Magazine article Economic Trends

Prices Are Falling, Prices Are Falling!

Magazine article Economic Trends

Prices Are Falling, Prices Are Falling!

Article excerpt

March Price Statistics

                  Percent change, last

                      1mo.  3mo.  6mo.  12mo.  5yr. (a)  2009 average
                      (a)   (a)   (a)

Consumer Price Index

  All items           0.8   0.9   1.7   2.3      2.4        2.8

  Less food and       0.5  -0.2   0.6   1.1      2.0        1.8

  Median (b)         -0.2   0.0   0.4   0.6      2.4        1.2

  16% trimmed mean    0.3   0.6   0.9   1.0      2.3        1.3

(a.) Annualized.

(b.) Calculated by the Federal Reserve Bank of Cleveland.

Sources: U.S. Department of Labor, Bureau of Labor Statistics; and
Federal Reserve Bank of Cleveland.


Given the recent low readings on inflation, it wouldn't be too surprising to hear warnings of an impending deflation. But is there cause for alarm? A quick examination of the incoming data may help to discern whether it's time to panic.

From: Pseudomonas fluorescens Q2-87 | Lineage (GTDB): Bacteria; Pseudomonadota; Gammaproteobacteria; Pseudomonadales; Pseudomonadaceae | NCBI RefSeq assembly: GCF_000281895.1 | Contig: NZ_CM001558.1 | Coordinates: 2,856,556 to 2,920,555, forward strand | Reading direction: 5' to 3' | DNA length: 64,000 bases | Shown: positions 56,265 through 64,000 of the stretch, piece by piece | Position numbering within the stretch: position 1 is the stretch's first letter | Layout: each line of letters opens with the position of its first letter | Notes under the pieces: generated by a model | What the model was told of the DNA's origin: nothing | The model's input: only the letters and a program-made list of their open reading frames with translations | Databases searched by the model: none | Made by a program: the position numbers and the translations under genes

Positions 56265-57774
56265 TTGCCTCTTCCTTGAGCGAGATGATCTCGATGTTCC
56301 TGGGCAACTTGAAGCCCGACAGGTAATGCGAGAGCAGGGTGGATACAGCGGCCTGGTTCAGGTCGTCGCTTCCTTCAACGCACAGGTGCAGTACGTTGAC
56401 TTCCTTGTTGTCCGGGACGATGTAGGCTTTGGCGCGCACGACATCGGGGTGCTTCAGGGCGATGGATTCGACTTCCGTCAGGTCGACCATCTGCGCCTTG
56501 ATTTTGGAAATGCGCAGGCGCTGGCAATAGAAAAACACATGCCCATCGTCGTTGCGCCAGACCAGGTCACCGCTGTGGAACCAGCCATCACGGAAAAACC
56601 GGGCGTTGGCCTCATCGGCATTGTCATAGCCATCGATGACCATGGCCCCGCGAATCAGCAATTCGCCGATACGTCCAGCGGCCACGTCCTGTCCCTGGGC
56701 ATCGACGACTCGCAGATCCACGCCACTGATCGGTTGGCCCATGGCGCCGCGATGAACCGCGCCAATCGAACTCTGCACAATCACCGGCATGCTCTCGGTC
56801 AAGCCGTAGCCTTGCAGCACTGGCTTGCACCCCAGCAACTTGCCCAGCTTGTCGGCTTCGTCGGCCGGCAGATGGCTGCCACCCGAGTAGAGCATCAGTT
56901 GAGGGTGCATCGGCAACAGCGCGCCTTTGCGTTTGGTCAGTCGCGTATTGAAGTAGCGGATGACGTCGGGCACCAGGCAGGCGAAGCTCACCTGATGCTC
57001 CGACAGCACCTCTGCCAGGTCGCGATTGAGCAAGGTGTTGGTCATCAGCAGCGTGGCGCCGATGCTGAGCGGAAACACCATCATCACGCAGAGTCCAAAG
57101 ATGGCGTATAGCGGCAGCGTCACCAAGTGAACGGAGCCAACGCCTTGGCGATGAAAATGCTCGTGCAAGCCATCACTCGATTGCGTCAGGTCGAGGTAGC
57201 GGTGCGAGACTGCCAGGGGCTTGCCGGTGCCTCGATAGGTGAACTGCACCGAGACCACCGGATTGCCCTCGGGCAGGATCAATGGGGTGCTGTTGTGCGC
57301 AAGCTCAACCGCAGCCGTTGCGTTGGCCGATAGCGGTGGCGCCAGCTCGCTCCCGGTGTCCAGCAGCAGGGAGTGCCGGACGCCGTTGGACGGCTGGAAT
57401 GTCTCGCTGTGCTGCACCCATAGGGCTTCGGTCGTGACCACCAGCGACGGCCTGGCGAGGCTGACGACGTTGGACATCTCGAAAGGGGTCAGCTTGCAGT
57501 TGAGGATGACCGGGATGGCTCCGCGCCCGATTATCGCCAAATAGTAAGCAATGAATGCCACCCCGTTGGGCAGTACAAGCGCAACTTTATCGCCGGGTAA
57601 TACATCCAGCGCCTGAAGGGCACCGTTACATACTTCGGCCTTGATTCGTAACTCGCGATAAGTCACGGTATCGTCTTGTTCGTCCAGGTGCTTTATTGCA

The Consumer Price Index (CPI) ticked up a slight 0.8 percent (annualized rate) in March, largely driven by a spike in fresh fruits and vegetables prices (up 72 percent at an annualized rate). Measures of underlying inflation been relatively subdued lately. The core CPI (excludes food and energy prices) was virtually unchanged during the month. In fact, the core CPI hasn't moved much recently; the index is actually down 0.2 percent over the past three months and up only 0.6 percent over the past six months. The measures of underlying inflation produced by the Federal Reserve Bank of Cleveland, the median CPI and 16 percent trimmed-mean CPI, have behaved similarly. The median CPI was virtually unchanged in March, slipping down 0.2 percent after a 0.3 percent decline in February, and has been flat over the past three months. The 16 percent trimmed-mean CPI increased 0.3 percent in March, somewhat lower than its 6-month growth rate of 0.9 percent.


Over a longer time horizon (the past 12 months), the headline CPI is up 2.3 percent, though this largely reflects the path of energy prices. On the other hand, measures of underlying inflation have been slowing. The core CPI is up just 1.1 percent over the period, and the 16 percent trimmed-mean measure has edged up 1.0 percent. Perhaps more striking is that the 12-month growth rate in the median CPI has fallen from a recent high of 3.2 percent in September of 2008 to an all-time low of 0.6 percent (the series goes back to 1968). …

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